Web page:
Regardless of the type of cloud, the basic principles behind how they form are the same. Air containing water vapor rises, the water vapor condenses out of the air, and a visible body of water vapor, or cloud, forms. There are several types of clouds, but the basic classifications are stratus, cirrus, and cumulus.
The first step of a cloud’s formation is evaporation, transpiration, and the heating of air. Evaporation and transpiration, collectively called evapotranspiration, are vital parts of the hydrologic cycle. Evaporation occurs when a body of water, like a lake or ocean, is heated by the sun so that the water of the surface sublimates, or turns into a vapor. During transpiration, plants “sweat” water through their leaves and stems as part of a cooling process. This water then turns to vapor and mixes with air. Similarly, water from the soil may also turn into vapor when exposed to heat and air.
As a consequence of the ground and water surfaces becoming warm, the air near them is also heated. Because hot air is less dense than cool air, the heated air begins to rise into the atmosphere. As the vapor parcel rises, the atmospheric pressure drops and the parcel begins to expand. This expansion causes the vapor to cool, and the cooling causes the water to condense, or clump together, in the air. This is because cool air is not as able to hold as much water vapor as warm air is.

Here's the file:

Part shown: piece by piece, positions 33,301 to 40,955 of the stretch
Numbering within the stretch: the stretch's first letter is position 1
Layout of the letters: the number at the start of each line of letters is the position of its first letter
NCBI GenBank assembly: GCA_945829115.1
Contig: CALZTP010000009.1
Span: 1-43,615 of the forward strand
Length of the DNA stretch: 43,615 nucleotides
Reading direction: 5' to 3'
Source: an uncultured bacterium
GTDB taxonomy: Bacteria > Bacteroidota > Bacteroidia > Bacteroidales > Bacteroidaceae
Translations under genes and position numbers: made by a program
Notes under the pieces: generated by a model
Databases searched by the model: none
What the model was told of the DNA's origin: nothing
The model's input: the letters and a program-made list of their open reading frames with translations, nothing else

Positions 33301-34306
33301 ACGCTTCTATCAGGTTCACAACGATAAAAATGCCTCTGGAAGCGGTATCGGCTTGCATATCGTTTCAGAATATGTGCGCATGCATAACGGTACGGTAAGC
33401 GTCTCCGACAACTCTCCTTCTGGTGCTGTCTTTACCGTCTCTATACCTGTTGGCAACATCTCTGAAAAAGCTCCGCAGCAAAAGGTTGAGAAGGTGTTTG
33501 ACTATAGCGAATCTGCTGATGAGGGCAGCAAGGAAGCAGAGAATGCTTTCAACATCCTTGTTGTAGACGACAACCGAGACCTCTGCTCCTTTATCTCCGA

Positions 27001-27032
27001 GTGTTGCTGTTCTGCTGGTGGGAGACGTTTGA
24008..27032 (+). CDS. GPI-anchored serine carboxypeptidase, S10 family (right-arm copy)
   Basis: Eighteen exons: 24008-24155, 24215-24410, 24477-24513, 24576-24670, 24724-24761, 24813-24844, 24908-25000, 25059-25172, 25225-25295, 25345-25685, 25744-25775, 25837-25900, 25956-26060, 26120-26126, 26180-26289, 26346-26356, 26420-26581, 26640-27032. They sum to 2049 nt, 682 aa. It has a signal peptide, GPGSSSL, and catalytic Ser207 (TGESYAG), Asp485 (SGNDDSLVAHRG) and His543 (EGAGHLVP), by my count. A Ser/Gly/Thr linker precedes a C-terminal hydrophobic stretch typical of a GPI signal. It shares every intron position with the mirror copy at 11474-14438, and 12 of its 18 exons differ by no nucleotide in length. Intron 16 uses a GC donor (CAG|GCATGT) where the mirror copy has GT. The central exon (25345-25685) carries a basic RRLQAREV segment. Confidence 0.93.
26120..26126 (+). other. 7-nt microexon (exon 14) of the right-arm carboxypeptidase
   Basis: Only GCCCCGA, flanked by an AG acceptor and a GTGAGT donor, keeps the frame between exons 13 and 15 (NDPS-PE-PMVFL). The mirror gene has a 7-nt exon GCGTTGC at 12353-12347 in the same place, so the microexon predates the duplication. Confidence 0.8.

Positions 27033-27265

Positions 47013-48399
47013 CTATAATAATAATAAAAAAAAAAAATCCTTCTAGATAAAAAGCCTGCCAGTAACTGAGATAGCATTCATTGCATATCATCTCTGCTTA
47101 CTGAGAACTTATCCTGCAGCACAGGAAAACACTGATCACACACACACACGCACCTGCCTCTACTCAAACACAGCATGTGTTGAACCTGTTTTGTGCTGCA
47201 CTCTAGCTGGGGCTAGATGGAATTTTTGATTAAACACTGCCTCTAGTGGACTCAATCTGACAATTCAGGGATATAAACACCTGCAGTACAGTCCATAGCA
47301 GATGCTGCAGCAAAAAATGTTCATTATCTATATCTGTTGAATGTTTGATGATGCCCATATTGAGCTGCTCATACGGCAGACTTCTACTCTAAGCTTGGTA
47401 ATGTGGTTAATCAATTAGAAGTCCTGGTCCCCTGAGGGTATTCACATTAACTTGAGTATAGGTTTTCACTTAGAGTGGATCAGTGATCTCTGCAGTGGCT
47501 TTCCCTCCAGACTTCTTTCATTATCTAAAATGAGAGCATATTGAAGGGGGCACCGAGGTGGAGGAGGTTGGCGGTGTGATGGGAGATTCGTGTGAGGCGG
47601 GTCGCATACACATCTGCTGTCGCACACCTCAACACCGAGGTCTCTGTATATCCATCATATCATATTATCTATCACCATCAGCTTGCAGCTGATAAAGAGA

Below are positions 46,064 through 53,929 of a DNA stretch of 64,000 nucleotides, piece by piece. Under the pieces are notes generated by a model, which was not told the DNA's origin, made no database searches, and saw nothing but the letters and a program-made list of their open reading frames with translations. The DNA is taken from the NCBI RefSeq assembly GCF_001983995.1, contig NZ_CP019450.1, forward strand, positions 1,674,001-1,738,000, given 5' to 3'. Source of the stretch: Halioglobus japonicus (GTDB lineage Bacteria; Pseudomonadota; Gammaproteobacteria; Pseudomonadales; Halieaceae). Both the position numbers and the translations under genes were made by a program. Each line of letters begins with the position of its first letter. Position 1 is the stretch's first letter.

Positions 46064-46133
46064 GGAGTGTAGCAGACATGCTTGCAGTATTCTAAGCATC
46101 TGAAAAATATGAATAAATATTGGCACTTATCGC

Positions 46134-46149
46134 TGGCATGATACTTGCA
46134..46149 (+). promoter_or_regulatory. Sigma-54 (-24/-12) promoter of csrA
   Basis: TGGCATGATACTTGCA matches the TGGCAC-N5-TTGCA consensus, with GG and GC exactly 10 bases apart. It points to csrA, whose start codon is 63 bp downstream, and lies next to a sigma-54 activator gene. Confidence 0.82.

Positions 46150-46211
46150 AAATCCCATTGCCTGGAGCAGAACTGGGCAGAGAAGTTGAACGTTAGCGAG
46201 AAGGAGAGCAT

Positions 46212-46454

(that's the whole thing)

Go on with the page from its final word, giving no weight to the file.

To summarize, the heat causes the air parcel to rise, the drop in pressure at increasing altitudes causes expansion of the air, the expansion of air causes cooling, and the cooling causes the condensation of water out of the air in the form of liquid droplets. The temperature at which condensation begins is called the dewpoint. The dewpoint occurs when the air is saturated, or holding as much water vapor as it can, given its temperature and pressure. More water continues to condense as the air rises, until the air parcel reaches the same temperature as the surrounding atmosphere, or its equilibrium temperature. If the water vapor condenses into enough liquid water to become visible, it is called a cloud.
The shapes and types of clouds largely depend on how long the parcel of vapor rises after it reaches dewpoint, or in other words, the distance it rises between dewpoint temperature and equilibrium temperature. An air parcel that continues to rise for a long time after reaching dewpoint will create a tall, fluffy mass, such as a cumulus cloud. This type is puffy and has defined edges. An air parcel that reaches equilibrium at nearly the same time it reaches dewpoint will create a flatter, layered mass, usually a stratus cloud. They form low to the ground and look like a gray blanket.
On a particularly hot day, it may take the air parcel a very long time to cool down, causing a high formation of clouds. Cirrus clouds, otherwise known as “mare’s tails,” are wispy or feathery masses that sit so high in the atmosphere that their droplets crystallize. There may be combinations of cloud classifications, such as cirrostratus or cirrocumulus. A nimbus is a cloud which produces precipitation.